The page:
'My usual contact rate,' she told Chris Foyle of Air Foyle at Luton Airport on the first day of the official campaign 'is about 200 people an hour.'
A large smile, a short burst of intense interest in the voter's occupation and journey to work, the immediate use of the first name - 'Hello George]' - and Mrs Currie quickly moves on to the next potential convert. She does seem genuinely to enjoy meeting the public, but the speed of the operation leaves some cynics in its wake.
'Shame I live outside the boundary,' said one worker in a Luton air traffic company after she passed on. 'That was one and a half minutes wasted.'
But the Euro-missionary zeal is necessary. The seat is very much a marginal. Boundary changes to the old South Bedfordshire constituency have improved Conservative chances by removing Stevenage and its Labour voters. But in 1989 that would still only have delivered a Tory majority of 10,000, a figure unlikely to survive the present climate of Conservative disillusion.
To counter this Mrs Currie is playing the card of personal fame. 'I think,' she told a public meeting on Monday night, smiling flirtatiously, 'people in this country may feel more secure if the person representing them was a familiar face like my own.' The 'Edwina for Europe' campaign team, decked out in a uniform of boaters and blue sweatshirts, says that in the High Street people have been queueing for a word or an autograph. At her public meeting in Luton, however, only 25 people turned up.
In Mrs Currie's case fame may be something of a loose cannon. 'She mustn't give us any more wee eggs,' said a Scottish Luton voter called Jimmy, in the town centre. 'We want duck eggs] She's got a lot of mouth, but that's about all she's got.'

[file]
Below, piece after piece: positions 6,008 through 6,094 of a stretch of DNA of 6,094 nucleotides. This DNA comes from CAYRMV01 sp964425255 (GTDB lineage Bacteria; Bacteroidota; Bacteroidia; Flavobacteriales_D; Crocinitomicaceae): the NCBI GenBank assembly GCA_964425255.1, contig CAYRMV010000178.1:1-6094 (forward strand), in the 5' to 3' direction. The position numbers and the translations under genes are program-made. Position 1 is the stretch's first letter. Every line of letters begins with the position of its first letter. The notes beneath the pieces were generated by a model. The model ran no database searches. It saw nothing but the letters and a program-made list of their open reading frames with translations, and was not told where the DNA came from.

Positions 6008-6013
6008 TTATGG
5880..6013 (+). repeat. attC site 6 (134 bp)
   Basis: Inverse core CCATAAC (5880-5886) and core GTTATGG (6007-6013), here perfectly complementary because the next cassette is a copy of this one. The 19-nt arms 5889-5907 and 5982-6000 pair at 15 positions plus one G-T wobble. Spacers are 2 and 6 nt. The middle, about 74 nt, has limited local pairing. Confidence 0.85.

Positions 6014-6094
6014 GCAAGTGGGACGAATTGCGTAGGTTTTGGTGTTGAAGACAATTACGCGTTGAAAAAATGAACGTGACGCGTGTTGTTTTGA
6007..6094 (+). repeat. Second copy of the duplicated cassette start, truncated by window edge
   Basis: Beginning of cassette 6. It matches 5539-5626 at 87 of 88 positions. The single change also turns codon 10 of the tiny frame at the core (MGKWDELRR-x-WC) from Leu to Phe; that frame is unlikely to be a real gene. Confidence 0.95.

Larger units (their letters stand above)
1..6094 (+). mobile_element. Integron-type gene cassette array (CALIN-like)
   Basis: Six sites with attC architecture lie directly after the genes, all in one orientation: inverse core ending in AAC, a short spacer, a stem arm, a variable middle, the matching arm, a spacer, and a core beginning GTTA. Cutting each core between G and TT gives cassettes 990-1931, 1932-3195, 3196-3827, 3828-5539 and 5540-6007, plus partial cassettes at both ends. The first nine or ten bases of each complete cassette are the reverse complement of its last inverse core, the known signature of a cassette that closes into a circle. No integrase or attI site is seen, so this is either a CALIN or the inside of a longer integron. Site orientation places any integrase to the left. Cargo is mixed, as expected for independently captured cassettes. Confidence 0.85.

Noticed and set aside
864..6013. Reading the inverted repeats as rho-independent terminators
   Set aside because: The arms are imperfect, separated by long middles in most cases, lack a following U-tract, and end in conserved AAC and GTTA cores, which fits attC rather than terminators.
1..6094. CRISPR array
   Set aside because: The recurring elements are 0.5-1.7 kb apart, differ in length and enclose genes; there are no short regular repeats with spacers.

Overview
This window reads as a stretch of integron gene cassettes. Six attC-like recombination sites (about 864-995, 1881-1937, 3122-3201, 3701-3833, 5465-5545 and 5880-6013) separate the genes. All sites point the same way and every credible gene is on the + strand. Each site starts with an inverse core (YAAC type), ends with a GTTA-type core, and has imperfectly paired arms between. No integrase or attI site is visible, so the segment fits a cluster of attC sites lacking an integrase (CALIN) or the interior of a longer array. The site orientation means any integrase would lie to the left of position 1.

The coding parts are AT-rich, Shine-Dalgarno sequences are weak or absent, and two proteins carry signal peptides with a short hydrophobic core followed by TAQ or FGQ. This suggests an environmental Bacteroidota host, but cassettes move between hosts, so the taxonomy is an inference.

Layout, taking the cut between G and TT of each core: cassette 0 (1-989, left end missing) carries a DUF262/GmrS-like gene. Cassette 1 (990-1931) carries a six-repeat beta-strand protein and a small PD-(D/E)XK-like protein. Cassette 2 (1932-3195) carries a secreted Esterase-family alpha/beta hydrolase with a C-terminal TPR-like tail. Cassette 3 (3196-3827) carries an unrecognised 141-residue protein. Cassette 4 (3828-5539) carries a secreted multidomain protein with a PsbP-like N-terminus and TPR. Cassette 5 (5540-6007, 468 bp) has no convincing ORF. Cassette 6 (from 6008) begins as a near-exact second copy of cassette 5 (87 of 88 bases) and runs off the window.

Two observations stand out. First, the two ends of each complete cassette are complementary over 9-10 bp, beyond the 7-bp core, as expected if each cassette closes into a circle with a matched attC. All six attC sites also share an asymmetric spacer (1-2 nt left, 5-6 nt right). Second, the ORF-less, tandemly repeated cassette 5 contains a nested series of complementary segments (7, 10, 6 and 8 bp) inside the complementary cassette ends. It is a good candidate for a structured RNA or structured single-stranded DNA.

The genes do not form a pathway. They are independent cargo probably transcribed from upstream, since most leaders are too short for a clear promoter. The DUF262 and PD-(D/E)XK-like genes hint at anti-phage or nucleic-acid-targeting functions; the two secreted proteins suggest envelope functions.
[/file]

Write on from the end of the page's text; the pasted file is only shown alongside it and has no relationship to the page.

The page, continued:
Her voice is much lighter than Lady Thatcher's and her northern accent helps. Mrs Currie does not sound hectoring, but she is a little addicted to lecturing. And where Margaret Thatcher used the royal we, Mrs Currie uses the possessive I. At Air Foyle Ltd she met a Ukrainian. 'I have a lot of Ukrainians in the city of Derby,' she told him. Later on, miners in Derby were referred to as 'my pitmen'. Her debating talent and parliamentary experience as MP for Derbyshire South are advantages in her campaign, but she cannot refer to them without reminding voters that her loyalties may be split. If she wins she will hold down both jobs until the General Election.
On Monday night she cited Ian Paisley as another MP with a Euro seat, perhaps unaware that the latest survey had shown him to be the worst attender at the European Parliament among British MEPs. Her Labour opponent and nearest rival, Eryl McNally, MP's daughter, schools inspector and county councillor, has a less distinguished CV than Mrs Currie, but she has lived locally for 28 years and is free to be a full-time Euro-MP.
While Mrs Currie was in Luton, Mrs McNally was in Leighton Buzzard. 'We met Conservatives who have no intention of voting for Edwina,' she said. 'Some are fed up with the Government and some dislike her profile. I'm not ridiculously optimistic, but I'll be very surprised if we don't win.'
Certainly at Mrs Currie's public meeting the only heckler was not only a Conservative but the secretary in the local ward. 'Are you against closer links with Europe?' demanded Betty Williamson, wanting to know Mrs Currie's views on a Euro-currency. 'Our sovereignty is what matters to me.'
Mrs Currie said she would consult her electorate when the issue arose. Mrs Williamson said she would vote for her from loyalty, but she spent the rest of the meeting giving Euro-sceptic interjections from the back. 'I think they should blow up the Channel Tunnel,' she said later, 'so long as no one got hurt'.
The meeting finished half an hour late at 9.30pm. Mrs Currie went off to canvass in a local pub. Every second counts. In one pause in the whirlwind's path Chris Foyle asked Mrs Currie how she thought it was going. 'Fingers crossed,' Mrs Currie said.Reuse content